The Oklahoma City bombing was a domestic terrorist truck bombing of the Alfred P. Murrah Federal Building in downtown Oklahoma City, in the U. S. state of Oklahoma, on April 19,1995. Carried out by Timothy McVeigh and Terry Nichols, the bombing destroyed one-third of the building, killed 168 people, and injured more than 680 others. Extensive rescue efforts were undertaken by local, state, federal, and worldwide agencies in the wake of the bombing, the Federal Emergency Management Agency activated eleven of its Urban Search and Rescue Task Forces, consisting of 665 rescue workers who assisted in rescue and recovery operations. Within 90 minutes of the explosion, McVeigh was stopped by Oklahoma State Trooper Charlie Hanger for driving without a license plate, forensic evidence quickly linked McVeigh and Nichols to the attack, Nichols was arrested, and within days, both were charged. Michael and Lori Fortier were later identified as accomplices, McVeigh, a U. S. militia movement sympathizer who was a Gulf War veteran, had detonated a Ryder rental truck full of explosives parked in front of the building. McVeighs co-conspirator, Nichols, had assisted in the bomb preparation, motivated by his hatred of the U. S. The official investigation, known as OKBOMB, saw FBI agents conduct 28,000 interviews, amass 3.5 short tons of evidence, the bombers were tried and convicted in 1997. McVeigh was executed by lethal injection on June 11,2001, as a result of the bombing, the U. S. On April 19,2000, the Oklahoma City National Memorial was dedicated on the site of the Murrah Federal Building, commemorating the victims of the bombing, annual remembrance services are held at the same time of day as the explosion occurred. It was the deadliest terrorist attack on American soil until the September 11 attacks, the chief conspirators, Timothy McVeigh and Terry Nichols, met in 1988 at Fort Benning during basic training for the U. S. Army. Michael Fortier, McVeighs accomplice, was his Army roommate, the three shared interests in survivalism. In March 1993, McVeigh visited the Waco site during the standoff, McVeigh later decided to bomb a federal building as a response to the raids. He initially intended only to destroy a building, but he later decided that his message would be better received if many people were killed in the bombing. He regarded the presence of law enforcement agencies, such as the Secret Service or the U. S. Marshals Service. McVeigh, a resident of Kingman, Arizona, considered targets in Missouri, Arizona, Texas, in December 1994, McVeigh and Fortier visited Oklahoma City to inspect McVeighs target, the Alfred P. Murrah Federal Building. The Murrah building had previously targeted in October 1983 by white supremacist group The Covenant, The Sword. The group had plotted to park a van or trailer in front of the Federal Building, after Snells appeal for murdering two people in unrelated cases was denied, he was executed the same day as the Murrah bombing. In addition, McVeigh believed that the space around the building would provide better photo opportunities for propaganda purposes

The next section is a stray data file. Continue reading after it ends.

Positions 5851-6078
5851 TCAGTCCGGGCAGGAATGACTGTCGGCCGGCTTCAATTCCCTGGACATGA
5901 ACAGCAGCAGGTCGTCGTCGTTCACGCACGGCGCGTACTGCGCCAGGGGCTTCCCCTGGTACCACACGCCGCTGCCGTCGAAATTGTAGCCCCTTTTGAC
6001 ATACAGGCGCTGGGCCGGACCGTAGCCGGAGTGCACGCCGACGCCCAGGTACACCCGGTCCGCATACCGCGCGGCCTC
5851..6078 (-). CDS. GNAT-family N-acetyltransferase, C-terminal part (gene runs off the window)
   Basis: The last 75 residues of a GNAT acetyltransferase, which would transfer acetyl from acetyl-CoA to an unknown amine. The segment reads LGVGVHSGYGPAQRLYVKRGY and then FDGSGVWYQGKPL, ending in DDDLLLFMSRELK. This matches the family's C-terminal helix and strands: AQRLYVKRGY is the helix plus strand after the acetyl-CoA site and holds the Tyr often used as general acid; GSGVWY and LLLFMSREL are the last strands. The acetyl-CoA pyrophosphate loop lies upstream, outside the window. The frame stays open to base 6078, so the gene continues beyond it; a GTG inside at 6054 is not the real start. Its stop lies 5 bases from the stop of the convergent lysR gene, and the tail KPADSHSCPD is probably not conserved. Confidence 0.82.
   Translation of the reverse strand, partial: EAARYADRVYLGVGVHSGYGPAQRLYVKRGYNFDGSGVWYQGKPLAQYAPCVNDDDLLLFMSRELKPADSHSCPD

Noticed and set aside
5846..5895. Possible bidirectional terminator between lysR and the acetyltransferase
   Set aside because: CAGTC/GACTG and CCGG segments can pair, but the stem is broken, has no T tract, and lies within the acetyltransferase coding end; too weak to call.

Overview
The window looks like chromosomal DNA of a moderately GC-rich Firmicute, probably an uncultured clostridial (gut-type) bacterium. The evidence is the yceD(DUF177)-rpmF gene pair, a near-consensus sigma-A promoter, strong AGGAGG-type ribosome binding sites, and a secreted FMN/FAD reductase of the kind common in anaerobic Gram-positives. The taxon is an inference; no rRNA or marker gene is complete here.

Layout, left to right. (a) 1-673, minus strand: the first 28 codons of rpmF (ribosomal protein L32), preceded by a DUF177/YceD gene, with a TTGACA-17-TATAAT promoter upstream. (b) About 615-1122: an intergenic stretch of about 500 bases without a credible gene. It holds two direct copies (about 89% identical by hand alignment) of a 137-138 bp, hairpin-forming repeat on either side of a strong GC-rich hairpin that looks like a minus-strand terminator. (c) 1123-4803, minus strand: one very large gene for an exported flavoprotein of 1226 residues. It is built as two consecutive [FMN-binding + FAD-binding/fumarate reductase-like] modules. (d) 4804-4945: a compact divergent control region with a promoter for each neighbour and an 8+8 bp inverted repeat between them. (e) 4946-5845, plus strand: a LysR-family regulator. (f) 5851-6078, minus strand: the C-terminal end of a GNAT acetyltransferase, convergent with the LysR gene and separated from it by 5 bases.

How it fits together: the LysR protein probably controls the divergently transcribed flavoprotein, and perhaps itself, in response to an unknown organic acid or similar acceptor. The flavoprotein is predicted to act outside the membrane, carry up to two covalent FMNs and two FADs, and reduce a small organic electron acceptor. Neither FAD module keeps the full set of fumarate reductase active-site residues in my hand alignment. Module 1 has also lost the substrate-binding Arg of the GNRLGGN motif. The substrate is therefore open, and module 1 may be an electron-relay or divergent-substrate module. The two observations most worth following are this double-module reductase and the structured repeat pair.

The Alfred P. Murrah Federal Building two days after the bombing, viewed from across the adjacent parking lot
McVeigh and Nichols cited the federal government's actions against the Branch Davidian compound in the 1993 Waco Siege (shown above) as a reason why they perpetrated the Oklahoma City bombing.
Alfred P. Murrah Federal Building as it appeared before its destruction
An aerial view, looking from the north, of the destruction